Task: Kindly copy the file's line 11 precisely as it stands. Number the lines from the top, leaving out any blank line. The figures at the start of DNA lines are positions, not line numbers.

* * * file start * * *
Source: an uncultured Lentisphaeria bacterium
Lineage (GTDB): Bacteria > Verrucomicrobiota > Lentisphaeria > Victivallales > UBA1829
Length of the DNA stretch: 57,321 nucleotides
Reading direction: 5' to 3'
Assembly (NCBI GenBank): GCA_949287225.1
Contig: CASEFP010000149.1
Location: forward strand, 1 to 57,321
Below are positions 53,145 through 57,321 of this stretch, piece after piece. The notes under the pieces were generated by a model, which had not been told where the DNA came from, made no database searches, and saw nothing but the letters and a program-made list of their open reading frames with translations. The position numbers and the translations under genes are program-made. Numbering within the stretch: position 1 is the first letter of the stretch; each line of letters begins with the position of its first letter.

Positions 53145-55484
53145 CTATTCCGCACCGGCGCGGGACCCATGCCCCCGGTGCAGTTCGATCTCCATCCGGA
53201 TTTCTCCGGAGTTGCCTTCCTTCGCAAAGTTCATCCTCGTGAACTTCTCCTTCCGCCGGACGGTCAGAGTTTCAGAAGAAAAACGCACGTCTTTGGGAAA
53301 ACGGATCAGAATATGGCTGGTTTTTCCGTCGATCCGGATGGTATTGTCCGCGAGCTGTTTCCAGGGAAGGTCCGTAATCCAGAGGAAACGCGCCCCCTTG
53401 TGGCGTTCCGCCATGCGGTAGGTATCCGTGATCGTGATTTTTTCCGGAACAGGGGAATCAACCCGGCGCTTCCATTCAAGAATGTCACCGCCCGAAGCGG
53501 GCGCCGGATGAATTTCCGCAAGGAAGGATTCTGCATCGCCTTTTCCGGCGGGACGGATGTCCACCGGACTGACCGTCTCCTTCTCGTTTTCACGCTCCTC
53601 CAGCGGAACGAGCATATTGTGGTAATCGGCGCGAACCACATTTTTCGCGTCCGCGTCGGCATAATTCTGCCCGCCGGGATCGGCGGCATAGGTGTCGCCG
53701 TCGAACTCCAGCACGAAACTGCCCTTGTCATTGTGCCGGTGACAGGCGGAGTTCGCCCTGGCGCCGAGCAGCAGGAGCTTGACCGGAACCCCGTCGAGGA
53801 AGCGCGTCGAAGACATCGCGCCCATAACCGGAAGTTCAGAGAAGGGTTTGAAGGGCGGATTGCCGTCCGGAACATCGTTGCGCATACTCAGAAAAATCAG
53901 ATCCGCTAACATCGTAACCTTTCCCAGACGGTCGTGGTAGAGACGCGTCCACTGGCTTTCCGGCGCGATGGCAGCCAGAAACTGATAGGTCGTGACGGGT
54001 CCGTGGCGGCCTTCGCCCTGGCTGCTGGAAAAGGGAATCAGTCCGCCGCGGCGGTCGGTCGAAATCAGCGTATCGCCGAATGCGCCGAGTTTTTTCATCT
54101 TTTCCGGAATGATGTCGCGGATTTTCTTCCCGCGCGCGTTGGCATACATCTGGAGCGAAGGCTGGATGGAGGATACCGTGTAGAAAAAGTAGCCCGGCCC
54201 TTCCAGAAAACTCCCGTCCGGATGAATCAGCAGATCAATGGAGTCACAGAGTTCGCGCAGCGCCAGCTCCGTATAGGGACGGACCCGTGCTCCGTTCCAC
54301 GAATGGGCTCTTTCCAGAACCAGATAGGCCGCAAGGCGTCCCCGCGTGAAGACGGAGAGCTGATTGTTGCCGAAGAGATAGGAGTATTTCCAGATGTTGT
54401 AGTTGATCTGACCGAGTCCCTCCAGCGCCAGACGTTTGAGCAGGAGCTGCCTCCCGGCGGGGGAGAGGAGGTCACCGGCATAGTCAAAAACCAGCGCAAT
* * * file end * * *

53201 TTTCTCCGGAGTTGCCTTCCTTCGCAAAGTTCATCCTCGTGAACTTCTCCTTCCGCCGGACGGTCAGAGTTTCAGAAGAAAAACGCACGTCTTTGGGAAA